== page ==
It’s been a roaring good week at Legend Golf & Safari Resort as two new predators were welcomed on to Africa’s most exciting new development.Not that the two cute balls of white fur look anything like the deadly big cats they will eventually grow into.
These adorable white lion cubs have taken up residence at the resort’s pioneering Legend Wildlife and Cultural Centre. And all eyes – cats and human – are on these rare big cats as they settle into their new home under the watchful eye of project manager Arrie Van Deventer.
The introduction of the 10-week-old male and female cubs takes Van Deventer one step closer to realising his dream of introducing the white lion gene on to the resort at the Big Five Entabeni Safari Conservancy in the Limpopo Province and, ultimately, into the wild.
There are currently five lions at the Predator Centre, including three orphaned white lions.
Van Deventer said: “I’m very excited to have more white lions at the centre and continue my work towards returning these majestic creatures back to the wild so they can roam with the dignity they deserve.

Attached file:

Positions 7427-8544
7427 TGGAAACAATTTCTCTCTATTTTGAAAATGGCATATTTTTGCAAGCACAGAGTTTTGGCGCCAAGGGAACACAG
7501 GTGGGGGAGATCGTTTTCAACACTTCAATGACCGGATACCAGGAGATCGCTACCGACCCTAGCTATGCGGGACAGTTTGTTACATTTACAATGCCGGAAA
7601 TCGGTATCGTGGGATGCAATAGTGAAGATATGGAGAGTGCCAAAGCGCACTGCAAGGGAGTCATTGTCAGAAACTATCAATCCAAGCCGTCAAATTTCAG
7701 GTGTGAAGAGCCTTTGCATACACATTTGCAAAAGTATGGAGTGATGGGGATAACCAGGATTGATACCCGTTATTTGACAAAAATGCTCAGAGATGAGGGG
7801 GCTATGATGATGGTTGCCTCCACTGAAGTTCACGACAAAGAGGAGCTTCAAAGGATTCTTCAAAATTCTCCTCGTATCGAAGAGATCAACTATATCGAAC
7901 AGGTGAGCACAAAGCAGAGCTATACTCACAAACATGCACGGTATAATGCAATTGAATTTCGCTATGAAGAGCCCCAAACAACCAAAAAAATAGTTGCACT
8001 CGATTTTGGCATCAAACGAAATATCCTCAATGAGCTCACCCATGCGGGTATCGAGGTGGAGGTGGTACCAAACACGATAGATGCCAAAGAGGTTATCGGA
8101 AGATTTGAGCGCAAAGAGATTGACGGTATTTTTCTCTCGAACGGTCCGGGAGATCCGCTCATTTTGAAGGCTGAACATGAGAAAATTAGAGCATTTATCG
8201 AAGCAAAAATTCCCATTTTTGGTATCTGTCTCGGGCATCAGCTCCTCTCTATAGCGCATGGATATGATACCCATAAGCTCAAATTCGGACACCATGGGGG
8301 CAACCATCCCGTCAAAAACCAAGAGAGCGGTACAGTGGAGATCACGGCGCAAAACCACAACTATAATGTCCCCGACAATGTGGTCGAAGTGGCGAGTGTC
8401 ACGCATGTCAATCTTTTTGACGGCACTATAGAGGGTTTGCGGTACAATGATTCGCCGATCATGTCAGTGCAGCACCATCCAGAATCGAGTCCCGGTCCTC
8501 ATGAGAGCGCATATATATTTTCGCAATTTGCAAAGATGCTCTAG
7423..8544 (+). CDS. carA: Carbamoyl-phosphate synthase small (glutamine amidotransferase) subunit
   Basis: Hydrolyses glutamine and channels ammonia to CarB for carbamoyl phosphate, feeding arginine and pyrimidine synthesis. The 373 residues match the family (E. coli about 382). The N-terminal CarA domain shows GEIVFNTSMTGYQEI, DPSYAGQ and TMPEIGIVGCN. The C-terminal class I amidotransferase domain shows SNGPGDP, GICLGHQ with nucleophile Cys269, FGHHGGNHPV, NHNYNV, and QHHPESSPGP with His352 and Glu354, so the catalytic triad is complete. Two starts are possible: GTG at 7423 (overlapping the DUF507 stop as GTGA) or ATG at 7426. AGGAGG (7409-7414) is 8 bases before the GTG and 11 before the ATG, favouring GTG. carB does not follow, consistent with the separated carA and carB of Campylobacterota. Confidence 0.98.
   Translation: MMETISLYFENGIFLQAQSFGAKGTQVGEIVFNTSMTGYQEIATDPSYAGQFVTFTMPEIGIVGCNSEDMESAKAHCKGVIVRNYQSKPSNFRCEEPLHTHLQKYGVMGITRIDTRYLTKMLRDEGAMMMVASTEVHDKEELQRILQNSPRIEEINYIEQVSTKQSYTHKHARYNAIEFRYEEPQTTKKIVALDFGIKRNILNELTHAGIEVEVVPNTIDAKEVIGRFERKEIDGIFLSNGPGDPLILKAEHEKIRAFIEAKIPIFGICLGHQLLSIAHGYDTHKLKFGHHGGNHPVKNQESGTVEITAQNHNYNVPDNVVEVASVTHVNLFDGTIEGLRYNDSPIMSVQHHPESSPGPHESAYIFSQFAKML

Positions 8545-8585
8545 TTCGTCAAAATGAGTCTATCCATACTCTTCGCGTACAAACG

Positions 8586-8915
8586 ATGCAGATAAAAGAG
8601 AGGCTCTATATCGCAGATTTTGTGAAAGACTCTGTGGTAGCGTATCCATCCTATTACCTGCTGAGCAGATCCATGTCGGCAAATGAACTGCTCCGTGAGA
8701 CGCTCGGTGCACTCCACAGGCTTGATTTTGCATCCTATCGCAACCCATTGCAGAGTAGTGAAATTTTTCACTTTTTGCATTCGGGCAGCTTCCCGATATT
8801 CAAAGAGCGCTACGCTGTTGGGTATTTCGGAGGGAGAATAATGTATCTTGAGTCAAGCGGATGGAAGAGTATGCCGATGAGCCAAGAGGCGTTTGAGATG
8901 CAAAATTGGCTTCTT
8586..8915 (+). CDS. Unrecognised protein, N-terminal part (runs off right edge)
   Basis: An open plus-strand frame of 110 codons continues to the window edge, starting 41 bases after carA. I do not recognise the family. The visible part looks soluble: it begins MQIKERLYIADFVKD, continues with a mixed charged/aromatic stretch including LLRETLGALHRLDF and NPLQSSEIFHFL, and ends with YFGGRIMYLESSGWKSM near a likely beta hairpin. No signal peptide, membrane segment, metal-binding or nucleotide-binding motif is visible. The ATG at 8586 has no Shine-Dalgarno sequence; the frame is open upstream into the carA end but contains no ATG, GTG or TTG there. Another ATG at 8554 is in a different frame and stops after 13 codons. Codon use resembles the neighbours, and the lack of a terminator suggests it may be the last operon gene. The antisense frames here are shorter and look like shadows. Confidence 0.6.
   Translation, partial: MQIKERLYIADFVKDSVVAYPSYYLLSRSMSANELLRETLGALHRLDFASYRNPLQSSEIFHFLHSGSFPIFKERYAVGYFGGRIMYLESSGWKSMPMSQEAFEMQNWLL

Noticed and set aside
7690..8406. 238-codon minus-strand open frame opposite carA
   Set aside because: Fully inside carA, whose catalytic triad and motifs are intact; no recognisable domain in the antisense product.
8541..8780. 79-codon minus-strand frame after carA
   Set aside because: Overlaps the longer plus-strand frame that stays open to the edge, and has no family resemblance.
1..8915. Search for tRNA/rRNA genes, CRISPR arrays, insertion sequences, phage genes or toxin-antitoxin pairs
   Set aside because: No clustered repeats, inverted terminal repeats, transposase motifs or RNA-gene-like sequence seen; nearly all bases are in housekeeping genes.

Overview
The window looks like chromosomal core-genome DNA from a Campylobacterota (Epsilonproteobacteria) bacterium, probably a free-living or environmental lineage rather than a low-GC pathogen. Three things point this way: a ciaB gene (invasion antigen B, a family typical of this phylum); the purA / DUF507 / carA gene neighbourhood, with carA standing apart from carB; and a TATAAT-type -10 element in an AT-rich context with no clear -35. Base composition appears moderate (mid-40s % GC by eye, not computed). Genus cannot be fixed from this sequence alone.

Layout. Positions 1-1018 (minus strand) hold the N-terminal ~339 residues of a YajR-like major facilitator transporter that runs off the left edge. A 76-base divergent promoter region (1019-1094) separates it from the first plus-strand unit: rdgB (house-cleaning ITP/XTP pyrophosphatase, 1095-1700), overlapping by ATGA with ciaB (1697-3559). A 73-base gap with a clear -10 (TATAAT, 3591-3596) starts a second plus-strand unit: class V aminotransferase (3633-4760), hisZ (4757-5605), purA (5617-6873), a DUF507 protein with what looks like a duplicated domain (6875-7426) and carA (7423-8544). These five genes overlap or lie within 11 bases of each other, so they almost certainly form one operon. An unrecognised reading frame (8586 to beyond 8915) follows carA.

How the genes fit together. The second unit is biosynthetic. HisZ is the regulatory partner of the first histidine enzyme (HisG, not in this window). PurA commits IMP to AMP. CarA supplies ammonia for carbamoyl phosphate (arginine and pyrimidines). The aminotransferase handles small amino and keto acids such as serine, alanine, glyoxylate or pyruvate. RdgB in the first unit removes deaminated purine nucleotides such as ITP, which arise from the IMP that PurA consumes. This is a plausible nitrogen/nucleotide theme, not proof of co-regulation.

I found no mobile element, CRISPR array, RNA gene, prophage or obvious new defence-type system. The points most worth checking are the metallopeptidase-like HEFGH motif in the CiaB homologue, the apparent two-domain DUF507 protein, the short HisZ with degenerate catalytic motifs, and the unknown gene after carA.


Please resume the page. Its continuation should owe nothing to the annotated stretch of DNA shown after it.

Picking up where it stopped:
“These first few weeks are particularly important as the cubs get used to their new surroundings. For myself, I want to have a strong relationship with them so I’m spending four to five hours a day with them to allow them to get to know me. Already the male is quite happy to come to me and allow me to stroke him. The female’s still quite skittish, but then she’s had little human contact. But I know though that within a couple of weeks she won’t be recognisable from the spirited young lady she is now and she’ll be much more comfortable.
“I’m secretly hoping that I will be able to take them out for “walks” with me, just like I used to do with the last lion I hand-raised – Mapimpan – before he moved on to the teenage enclosure to be paired with one of our white lionesses in the breeding programme.”
The new additions will stay in the Wildlife and Cultural Centre’s cub enclosure for the next couple of months. They will then move to an innovative “lion island”: a deep, dry moat dug around an expansive piece of land which allows the lions to roam without the threat of territorial retribution or violent male dominance from the Big Five reserve’s current wild pride.